Peace Spokes from Peace Coffee
 
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by Keith Tomlinson, Peace Coffee Head Roaster

How many cups of different coffee need to be sipped before a new blend is created? Fifty? Seventy-five? Maybe one hundred?

Snowshoe Brew and Pollinator simultaneously started as a brainstorm. A way to provide something new to the customer, a chance for creative blend making, and a celebration of seasons and the flavors, energy and habits that come along with them. In fact, they started on the same table, each intuitively split into winter and spring based on the prevailing characteristics in the cup.

A new blend starts with parameters. What is your end goal? What are your available components? We already know our goal and the coffees available spanned the globe, from Ethiopia to Oaxaca, the Dominican Republic to Peru. Each new blend begins at the cupping table, tasting each one of the potential components on its own to see, literally, what it brings to the table.

Take three cups per origin (in order to test for consistency of flavor) times nine possible origins and you get…

27

Once the origins are tasted, then blending ideas start to form. This part is the art. One can only conjecture based on their individual cup profiles what two or more coffees will do when they are allowed to intermingle with each other. Ideas are formed and entirely different products are created. Each one has to be evaluated on its own, blind, with no preconceptions of how it will taste. Again, three cups per blend, times eight ideas equals twenty-four cups for a total of…

51

Now abstract ideas come together to form concrete flavors. Does idea number four feel like winter? What about idea seven? Spring? That day four of the coffees on the table seemed appropriate for winter and four for spring. Ethiopian coffee from Sidama Coffee Farmers Cooperative Union seemed to be that essential “spring-y” note. So, Pollinator rested on Ethiopian coffee -- simple right? No, of course not. The four finalists had to be cupped, three cups each of course, and one had to be chosen, and this cup would tell us what our final components were. Three cups times four finalists equals twelve cups.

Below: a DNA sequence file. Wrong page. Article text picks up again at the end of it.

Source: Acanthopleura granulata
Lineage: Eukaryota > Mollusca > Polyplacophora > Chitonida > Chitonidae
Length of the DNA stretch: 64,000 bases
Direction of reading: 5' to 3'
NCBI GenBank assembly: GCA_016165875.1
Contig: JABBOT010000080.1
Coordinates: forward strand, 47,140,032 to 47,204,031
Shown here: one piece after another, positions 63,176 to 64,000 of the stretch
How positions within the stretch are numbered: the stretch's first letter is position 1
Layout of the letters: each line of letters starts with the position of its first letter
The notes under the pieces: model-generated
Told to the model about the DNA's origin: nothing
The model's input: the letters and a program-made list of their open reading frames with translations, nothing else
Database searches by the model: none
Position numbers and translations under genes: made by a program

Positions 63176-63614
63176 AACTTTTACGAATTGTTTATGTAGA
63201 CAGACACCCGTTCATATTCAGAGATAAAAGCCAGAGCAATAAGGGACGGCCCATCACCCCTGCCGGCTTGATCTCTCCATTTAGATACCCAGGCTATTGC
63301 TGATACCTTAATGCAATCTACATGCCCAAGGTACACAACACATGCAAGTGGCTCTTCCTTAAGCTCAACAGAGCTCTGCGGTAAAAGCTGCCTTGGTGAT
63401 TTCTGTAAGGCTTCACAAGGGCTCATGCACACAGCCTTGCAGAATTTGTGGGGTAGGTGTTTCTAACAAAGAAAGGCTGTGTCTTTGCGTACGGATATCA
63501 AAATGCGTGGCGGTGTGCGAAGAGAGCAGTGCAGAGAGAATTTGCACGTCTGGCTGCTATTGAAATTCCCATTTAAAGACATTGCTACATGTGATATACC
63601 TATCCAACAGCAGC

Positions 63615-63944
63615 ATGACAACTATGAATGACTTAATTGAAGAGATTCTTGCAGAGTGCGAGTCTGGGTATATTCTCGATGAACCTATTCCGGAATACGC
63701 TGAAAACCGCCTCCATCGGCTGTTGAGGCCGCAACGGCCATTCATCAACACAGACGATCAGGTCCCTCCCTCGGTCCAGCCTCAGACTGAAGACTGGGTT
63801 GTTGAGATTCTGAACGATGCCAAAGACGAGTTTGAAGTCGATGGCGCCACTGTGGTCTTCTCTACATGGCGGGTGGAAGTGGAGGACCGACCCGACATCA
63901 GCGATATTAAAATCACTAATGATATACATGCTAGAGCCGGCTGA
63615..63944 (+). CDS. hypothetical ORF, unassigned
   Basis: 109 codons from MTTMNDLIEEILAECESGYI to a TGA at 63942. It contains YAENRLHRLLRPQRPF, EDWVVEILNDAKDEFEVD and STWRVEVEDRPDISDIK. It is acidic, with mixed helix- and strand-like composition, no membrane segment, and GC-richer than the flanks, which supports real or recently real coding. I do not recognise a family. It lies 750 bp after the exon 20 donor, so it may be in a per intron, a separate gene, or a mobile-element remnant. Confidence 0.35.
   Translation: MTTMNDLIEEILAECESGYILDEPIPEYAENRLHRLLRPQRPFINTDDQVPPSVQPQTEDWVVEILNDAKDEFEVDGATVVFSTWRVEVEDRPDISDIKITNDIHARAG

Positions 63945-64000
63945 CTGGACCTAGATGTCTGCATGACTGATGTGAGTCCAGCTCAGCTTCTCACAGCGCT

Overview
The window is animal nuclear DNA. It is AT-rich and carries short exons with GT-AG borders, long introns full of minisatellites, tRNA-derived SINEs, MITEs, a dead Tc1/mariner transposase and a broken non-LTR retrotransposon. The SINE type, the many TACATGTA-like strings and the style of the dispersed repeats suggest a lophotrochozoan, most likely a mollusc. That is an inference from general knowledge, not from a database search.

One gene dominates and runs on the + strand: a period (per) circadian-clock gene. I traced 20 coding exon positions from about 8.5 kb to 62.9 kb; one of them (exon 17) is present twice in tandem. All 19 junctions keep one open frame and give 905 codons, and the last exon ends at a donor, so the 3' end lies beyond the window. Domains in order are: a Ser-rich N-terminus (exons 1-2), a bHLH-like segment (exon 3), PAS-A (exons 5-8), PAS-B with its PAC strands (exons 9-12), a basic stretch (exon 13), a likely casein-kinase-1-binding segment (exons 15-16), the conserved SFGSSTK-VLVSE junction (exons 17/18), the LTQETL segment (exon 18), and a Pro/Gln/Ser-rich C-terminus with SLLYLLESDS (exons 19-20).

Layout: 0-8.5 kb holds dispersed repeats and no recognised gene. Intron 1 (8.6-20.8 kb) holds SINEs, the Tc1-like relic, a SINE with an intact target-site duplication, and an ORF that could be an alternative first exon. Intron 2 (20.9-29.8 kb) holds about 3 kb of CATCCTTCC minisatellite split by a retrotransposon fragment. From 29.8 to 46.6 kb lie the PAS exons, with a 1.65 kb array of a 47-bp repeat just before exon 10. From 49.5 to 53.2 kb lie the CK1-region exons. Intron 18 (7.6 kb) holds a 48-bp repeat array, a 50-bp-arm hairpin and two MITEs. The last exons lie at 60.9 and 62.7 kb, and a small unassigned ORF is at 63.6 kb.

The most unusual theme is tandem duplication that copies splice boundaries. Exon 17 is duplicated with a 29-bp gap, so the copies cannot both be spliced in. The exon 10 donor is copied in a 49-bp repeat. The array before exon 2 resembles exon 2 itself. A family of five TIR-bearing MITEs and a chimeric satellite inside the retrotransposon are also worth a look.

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We know our components. The winner has Mexico Michiza, Guatemala Chajulense, and Ethiopian Sidama. But what are the right ratios, and how do we roast them to get what we want, or the best that they have to give? Variations. Five this time. Some different percentages of the components, some roasted and then blended, some blended and then roasted, and one, just out of curiosity, with Ethiopian coffee from Yirgacheffe thrown in. Each variation, three cups. Three cups times five variations equals fifteen. Our running total…

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And it turns out that the exact right component, the thing that took it from being good to brilliant (both exceptional and bright) was the Yirgacheffe. Three coffees, Mexico Michiza, Guatemala Chajulense, and Ethiopian Sidama, blended together and roasted just shy of a full city roast; once cooled, a separately light-roasted Yirgacheffe is added. One final cupping is then in order. A formal one, with five cups this time, to provide the official final score. Five cups of one official Pollinator blend.

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And here it is, the fruit of 83 cups of development -- spring in a cup, the Pollinator:

A complex cup blending notes of caramel and ginger sweetness with a brish, black tea-like flavor, hints of chocolate and a crisp, refreshing finish.

Roast Level: Light-Medium
Acidity: Medium-High
Body: Medium
Aroma: Sweet citrus and spice, honey, milk chocolate, bergamot and roasted almond
Flavor Notes: Butter caramel, candied ginger, citrus fruit, Pu-erh black tea, and apricot.

Of course the tasting doesn’t end there. We keep returning to all our coffees to ensure their delciousness, slurping, spitting, tweaking the roast on a regular basis. And any total cup count would need to include the innumerable gallons of coffee that we consume on a daily basis, but those numbers would just be guesses. Eighty-three cups is what brought us to the first official batch.

Enjoy...

Keith

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